The New Misogyny

When Elliot Rodger set out to kill what he described as “hot” sorority women, his actions set off a nationwide discussion about sexism. That Rodger had posted a YouTube video and an extensive manifesto stating his murderous intentions, and that he had frequented an online message board called PUAHate, where users employed extremely misogynistic language to rail against “pick-up artists,” focused attention on the possible role new media might play in facilitating sexist violence.

Feminists have also used new media to unite against Rodger’s actions by tweeting about their own experiences with sexual harassment and abuse under the hashtag #YesAllWomen. Such a feminist response is powerful, but the misogynistic language we see on anonymous message boards is a widespread problem that extends far beyond niche forums like PUAHate. Online anonymity facilitates the expression of extreme viewpoints, without the usual constraints provided by norms of civil discourse.

We have spent the last several years researching and studying the acute online sexism expressed via a campus anonymous confession board. This type of anonymous forum is common at many American colleges and universities. From 2011 to 2013, we studied posts on College ACB (a site that has changed names on numerous occasions but is colloquially called “ACB”) and, in focus groups, we spoke with 44 students directly; we also collected the responses of 379 others who answered an anonymous survey.

Our findings indicate that many men and women accept and contribute to the flagrantly sexist language they find on the board. While ACB is no longer as prominent today, having been replaced by apps like Yik Yak, the sexism is far from eradicated. ACB boards and apps feature comments such as “Anyone else ever drunkenly hooked up with a ‘4’ on the logic that a blowjob is a blowjob?” This inspired the following comments: “As long as the top of her head is a 6+,” “Ugly chicks are great at BJ.” So while Yik Yak slightly differs from ACB in that the app does not allow the names of the “4” or the “ugly chicks” to be directly revealed, it is not so far off from ACB’s lists of women’s names in conjunction with threads such as “Biggest Boobs,” “Hottest Sorority Girls,” or a call from one college student for all girls from an “ugly sorority” to get off his campus.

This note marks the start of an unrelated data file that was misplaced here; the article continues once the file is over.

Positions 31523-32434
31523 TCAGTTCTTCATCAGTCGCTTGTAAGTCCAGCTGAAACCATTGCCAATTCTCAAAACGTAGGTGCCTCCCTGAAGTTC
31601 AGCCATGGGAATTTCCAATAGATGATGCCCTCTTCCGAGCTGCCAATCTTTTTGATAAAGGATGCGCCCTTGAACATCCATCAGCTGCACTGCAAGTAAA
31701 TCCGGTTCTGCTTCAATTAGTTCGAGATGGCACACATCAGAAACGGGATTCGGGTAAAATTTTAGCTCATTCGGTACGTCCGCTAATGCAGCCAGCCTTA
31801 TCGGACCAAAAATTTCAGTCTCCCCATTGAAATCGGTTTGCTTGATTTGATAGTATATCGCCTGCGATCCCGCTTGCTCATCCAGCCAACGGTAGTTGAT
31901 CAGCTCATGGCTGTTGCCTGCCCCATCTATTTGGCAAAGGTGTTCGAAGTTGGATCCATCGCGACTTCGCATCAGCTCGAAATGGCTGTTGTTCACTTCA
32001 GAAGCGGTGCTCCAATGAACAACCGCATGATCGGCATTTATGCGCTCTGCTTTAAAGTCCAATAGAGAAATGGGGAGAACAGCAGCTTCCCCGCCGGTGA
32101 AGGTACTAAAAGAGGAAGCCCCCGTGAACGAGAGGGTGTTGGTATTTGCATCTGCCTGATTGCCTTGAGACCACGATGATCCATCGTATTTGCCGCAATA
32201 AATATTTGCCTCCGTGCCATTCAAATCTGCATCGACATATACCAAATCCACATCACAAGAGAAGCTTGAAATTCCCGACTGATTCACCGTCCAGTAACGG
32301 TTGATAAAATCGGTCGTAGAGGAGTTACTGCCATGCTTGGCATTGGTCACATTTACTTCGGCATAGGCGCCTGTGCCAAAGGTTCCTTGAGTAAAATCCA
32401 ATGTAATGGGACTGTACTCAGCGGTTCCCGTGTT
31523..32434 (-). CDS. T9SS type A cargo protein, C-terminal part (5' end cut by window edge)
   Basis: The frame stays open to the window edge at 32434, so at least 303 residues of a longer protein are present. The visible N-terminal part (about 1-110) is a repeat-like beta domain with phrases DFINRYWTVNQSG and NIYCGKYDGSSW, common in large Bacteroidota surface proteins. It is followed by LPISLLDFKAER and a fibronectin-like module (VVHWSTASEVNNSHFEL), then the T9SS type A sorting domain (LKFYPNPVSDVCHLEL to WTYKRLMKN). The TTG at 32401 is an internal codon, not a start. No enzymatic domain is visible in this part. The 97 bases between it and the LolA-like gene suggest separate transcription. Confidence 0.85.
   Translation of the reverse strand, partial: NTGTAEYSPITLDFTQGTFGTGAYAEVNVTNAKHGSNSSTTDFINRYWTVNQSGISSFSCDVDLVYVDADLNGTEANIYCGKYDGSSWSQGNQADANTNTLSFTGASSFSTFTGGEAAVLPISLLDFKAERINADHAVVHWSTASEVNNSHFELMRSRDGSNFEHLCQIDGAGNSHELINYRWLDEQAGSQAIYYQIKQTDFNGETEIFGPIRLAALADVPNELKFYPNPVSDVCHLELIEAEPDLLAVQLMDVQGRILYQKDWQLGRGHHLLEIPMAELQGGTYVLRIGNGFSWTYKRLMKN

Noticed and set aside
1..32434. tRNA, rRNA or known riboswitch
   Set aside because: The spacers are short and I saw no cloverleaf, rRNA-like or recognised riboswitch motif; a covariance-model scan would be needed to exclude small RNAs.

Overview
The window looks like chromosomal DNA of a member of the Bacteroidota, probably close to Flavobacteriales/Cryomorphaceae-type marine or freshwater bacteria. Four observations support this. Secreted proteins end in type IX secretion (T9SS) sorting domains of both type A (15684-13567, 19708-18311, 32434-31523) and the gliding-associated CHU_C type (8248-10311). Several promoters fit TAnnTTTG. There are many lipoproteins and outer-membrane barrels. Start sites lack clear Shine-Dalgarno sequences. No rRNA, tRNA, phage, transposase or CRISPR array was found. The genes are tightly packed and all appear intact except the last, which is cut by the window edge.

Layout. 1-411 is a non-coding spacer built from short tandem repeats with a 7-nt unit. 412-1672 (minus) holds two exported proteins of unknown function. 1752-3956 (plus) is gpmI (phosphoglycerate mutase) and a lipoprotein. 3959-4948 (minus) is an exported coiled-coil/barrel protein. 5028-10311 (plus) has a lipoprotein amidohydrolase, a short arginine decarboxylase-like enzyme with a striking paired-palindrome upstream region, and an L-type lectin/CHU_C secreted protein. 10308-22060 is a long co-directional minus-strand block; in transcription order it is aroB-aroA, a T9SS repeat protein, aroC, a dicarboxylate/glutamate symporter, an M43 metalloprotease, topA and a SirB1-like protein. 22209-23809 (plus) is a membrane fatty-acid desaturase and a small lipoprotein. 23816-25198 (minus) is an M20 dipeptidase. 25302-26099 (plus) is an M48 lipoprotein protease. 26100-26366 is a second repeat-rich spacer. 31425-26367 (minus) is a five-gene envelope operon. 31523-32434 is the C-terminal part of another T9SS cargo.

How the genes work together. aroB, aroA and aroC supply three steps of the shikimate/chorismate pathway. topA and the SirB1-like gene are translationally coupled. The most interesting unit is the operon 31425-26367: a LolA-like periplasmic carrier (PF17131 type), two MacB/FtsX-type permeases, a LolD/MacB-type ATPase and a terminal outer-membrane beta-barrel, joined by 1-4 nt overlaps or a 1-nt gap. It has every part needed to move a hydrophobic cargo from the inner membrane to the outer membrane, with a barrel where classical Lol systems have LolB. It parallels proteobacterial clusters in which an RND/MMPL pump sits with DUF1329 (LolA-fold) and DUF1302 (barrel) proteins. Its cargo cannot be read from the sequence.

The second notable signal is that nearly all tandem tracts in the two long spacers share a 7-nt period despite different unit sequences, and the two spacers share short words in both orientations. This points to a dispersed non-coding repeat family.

The sorority women we spoke with did not understand why we thought they might object to the above; “hot” lists and rankings helped their sororities gain status. Their members continue to use the boards and to overlook the objectifying language. While they might use the online forum in ways that some describe as empowering—for example, one user called out men for bad techniques in bed—there is relatively little objection to sexist commentary. Their responses might be due to a complicated phenomenon of considering these boards to be “extreme” or fringe, not representative of most viewpoints, which might prompt women to think it is unimportant to shun or object to the forums. It is clear that ACB and Yik Yak are integrally (but not exclusively) connected to the Greek system (Yik Yak was introduced specifically through fraternity users), which recent studies have shown supports and reproduces the class and race privilege that divides college students (indeed we found minority students to be the only group that entirely shunned ACB).